The Reserve Bank of India (RBI) on Tuesday directed commercial lenders to pay the difference of compound interest and simple interest for six months to borrowers to help them tide over the coronavirus pandemic. The development comes days after the government set a November 5 deadline for banks to waive interest payments on coronavirus support loans on the onset of festive season.
According to the government's scheme, lenders will credit the amount into the borrowers' accounts on or before November 5, which lenders claim as reimbursement from the Centre by December 15.
The scheme mentions an "ex-gratia" amount that would be given to borrowers with loans up to Rs 2 crore who had not availed the moratorium during the six-month period.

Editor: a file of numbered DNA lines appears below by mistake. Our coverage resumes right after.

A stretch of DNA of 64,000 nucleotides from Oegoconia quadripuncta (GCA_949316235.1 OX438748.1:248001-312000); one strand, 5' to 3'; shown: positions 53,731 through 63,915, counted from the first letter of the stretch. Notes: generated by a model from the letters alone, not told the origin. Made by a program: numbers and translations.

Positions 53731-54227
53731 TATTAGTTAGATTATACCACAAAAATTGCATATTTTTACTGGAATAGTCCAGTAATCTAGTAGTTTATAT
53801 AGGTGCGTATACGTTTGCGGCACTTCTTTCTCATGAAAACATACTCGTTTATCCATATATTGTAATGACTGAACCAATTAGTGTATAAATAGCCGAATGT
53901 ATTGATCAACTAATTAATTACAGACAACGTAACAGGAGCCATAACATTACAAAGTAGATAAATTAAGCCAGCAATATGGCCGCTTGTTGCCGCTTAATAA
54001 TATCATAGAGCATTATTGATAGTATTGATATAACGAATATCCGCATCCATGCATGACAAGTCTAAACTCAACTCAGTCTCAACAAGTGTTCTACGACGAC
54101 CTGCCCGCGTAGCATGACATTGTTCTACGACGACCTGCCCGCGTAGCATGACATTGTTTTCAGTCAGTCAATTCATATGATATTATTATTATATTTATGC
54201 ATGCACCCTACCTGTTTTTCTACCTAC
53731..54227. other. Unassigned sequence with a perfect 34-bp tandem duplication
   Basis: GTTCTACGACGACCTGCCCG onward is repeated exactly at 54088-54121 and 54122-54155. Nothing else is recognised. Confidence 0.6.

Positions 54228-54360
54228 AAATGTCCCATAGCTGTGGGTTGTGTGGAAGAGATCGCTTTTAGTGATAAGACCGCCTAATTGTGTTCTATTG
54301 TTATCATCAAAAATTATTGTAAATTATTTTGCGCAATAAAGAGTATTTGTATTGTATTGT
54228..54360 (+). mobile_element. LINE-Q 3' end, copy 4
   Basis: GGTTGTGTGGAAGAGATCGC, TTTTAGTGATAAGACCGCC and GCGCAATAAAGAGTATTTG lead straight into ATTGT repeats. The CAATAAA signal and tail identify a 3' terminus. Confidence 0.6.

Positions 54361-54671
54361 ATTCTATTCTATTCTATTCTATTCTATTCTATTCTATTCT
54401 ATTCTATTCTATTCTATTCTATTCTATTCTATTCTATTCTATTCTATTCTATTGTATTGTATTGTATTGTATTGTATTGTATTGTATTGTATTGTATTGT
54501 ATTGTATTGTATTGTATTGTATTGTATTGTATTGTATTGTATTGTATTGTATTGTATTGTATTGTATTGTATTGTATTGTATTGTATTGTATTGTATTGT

It mandates the payment to certain categories of borrowers by way of crediting the difference between simple interest and compound interest for the period from March 1 to August 31 by respective lending institutions.
Earlier this month, the government told the Supreme Court it will waive certain interest levies on loans below Rs 2 crore. The court had then asked the government to implement the scheme, which will bring relief to millions of borrowers, at the earliest.
The government was forced to rethink the loan moratorium scheme which allowed borrowers to not pay loan instalments between March and August, but allowed lenders to accrue additional interest on the unpaid sum.
The scheme will cost the Centre about Rs 6,500 crore, news agency Reuters reported quoting government officials.
The court is set to hear the case on November 2.